Ceridwen is a Sydney-based writer of fiction, creative non-fiction, and in-depth essays and profiles. Born in South Africa, she grew up between South Africa and Australia, went to Harvard University on scholarship as an undergraduate, and did her postgraduate studies in social anthropology at New York University.
Her debut novel, Blood Kin, was shortlisted for the Dylan Thomas Award and selected for the U.S. National Book Foundation’s prestigious "5 Under 35" honours list. Her second book, Only the Animals, won the inaugural 2014 Readings New Australian Writing Award, the Steele Rudd Award for a short story collection in the Queensland Literary Awards, and was co-winner of the People's Choice Award for Fiction at the 2015 NSW Premier's Literary Awards. The book is on the VCE Literature Text selection (for high school students in Victoria).
Her 2018 novel, In the Garden of the Fugitives, described by The New York Times as "an elegant...impressive, thought-provoking novel," was published around the world and longlisted for the 2019 ABIA Awards. Her memoir-biography, On J.M. Coetzee: Writers on Writers, was published in 2018 as part of Black Inc.'s acclaimed Writers on Writers series. In 2019, Penguin Random House published a collected edition of Ceridwen's profiles of people in unusual careers, Inner Worlds Outer Spaces: The Working Lives of Others, and in 2020 they published her novel Life After Truth (which started out life as an Audible Original as an experiment in audio-first novels). She's also the author of the bestselling Audible Original novel Once More With Feeling.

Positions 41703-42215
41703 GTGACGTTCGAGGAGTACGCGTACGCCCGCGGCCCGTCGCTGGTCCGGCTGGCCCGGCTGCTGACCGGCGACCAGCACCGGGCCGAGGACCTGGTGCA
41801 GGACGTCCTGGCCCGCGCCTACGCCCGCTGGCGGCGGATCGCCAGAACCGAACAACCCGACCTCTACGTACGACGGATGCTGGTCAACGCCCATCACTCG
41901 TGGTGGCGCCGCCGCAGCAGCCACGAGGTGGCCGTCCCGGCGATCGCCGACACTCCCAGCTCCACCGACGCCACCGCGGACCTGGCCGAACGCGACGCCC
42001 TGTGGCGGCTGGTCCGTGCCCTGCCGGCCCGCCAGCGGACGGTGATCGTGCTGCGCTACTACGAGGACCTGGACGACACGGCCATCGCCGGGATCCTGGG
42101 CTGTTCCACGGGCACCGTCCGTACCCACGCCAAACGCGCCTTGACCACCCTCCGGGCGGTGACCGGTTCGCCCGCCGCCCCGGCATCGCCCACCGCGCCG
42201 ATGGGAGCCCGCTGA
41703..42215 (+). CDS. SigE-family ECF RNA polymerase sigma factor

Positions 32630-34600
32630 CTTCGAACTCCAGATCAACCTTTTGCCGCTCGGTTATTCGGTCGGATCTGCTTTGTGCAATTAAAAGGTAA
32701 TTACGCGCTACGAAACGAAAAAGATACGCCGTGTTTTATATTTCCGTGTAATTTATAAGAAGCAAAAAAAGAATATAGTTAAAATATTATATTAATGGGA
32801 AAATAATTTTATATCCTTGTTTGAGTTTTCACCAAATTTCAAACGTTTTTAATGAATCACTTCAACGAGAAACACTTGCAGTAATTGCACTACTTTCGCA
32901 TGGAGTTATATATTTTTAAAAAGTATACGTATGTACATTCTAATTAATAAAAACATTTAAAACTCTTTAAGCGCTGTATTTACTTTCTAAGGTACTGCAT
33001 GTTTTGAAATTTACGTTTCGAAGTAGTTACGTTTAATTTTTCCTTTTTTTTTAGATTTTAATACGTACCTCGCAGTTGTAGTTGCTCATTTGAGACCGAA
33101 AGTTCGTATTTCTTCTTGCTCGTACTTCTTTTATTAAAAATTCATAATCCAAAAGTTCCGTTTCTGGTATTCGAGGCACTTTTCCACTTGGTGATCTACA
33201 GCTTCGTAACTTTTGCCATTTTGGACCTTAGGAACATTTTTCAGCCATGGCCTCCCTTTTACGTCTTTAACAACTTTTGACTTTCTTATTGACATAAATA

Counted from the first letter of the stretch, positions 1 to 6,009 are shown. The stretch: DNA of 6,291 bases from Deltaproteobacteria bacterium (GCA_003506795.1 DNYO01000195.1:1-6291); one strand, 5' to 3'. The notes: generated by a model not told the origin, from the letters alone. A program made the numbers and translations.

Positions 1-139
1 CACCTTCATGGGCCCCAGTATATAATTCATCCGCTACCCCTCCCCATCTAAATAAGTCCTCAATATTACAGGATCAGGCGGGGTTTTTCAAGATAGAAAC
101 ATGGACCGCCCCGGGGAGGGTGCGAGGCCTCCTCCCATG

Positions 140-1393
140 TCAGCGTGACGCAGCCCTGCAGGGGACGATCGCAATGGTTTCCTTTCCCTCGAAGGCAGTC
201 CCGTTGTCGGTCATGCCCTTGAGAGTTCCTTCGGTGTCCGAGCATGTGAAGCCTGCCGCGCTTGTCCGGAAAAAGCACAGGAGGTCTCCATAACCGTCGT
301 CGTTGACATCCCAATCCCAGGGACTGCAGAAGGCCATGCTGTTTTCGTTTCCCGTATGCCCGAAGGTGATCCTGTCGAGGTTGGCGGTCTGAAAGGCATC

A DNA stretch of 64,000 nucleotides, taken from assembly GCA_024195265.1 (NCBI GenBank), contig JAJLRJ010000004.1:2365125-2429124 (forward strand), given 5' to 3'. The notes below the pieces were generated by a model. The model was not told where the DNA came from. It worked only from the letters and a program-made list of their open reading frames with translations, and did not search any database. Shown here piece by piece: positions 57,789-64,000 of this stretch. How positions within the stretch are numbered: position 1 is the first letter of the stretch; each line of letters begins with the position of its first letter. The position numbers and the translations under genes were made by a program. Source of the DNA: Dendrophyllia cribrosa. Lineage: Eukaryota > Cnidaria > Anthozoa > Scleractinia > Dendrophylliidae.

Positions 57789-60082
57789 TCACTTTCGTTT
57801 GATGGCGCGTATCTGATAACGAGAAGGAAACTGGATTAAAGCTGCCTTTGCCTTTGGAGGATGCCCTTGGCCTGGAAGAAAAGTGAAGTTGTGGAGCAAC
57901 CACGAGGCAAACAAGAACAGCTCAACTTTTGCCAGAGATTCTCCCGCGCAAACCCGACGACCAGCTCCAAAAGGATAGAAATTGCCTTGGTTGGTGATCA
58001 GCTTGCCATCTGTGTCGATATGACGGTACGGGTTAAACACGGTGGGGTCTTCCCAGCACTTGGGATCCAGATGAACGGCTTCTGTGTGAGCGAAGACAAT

Ceridwen regularly contributes essays and articles to many publications, including newyorker.com, the Monthly, WIRED, Smithsonian Magazine, and Alexander. Her essays have been selected for The Best Australian Science Writing 2021, The Best Australian Science Writing 2020, The Best Australian Science Writing 2019, The Best American Science and Nature Writing 2018, and The Best Australian Essays 2015. She has a special interest in social justice and environmental ethics in outer space. Her essay "Mining the Moon" won the 2020 Australian Museum Eureka Award for Long-form Science Journalism; her article on moon dust won the 2020 UNSW Press Bragg Prize for Science Writing; and her essay about the impact of satellite mega-constellations on astronomy won the 2021 UNSW Press Bragg Prize for Science Writing. She recently collaborated with film director Rowena Potts to write and produce the short film Moonrise (2021), selected for Australian and international film festivals. Ceridwen is also part of the group who co-created The Declaration of the Rights of the Moon.
Her forthcoming collaborative work of bio/auto-fiction, MOTHERTONGUES (co-written with Eliza Bell, and with original songs by Keppie Coutts), will be published by Penguin Random House in April 2022.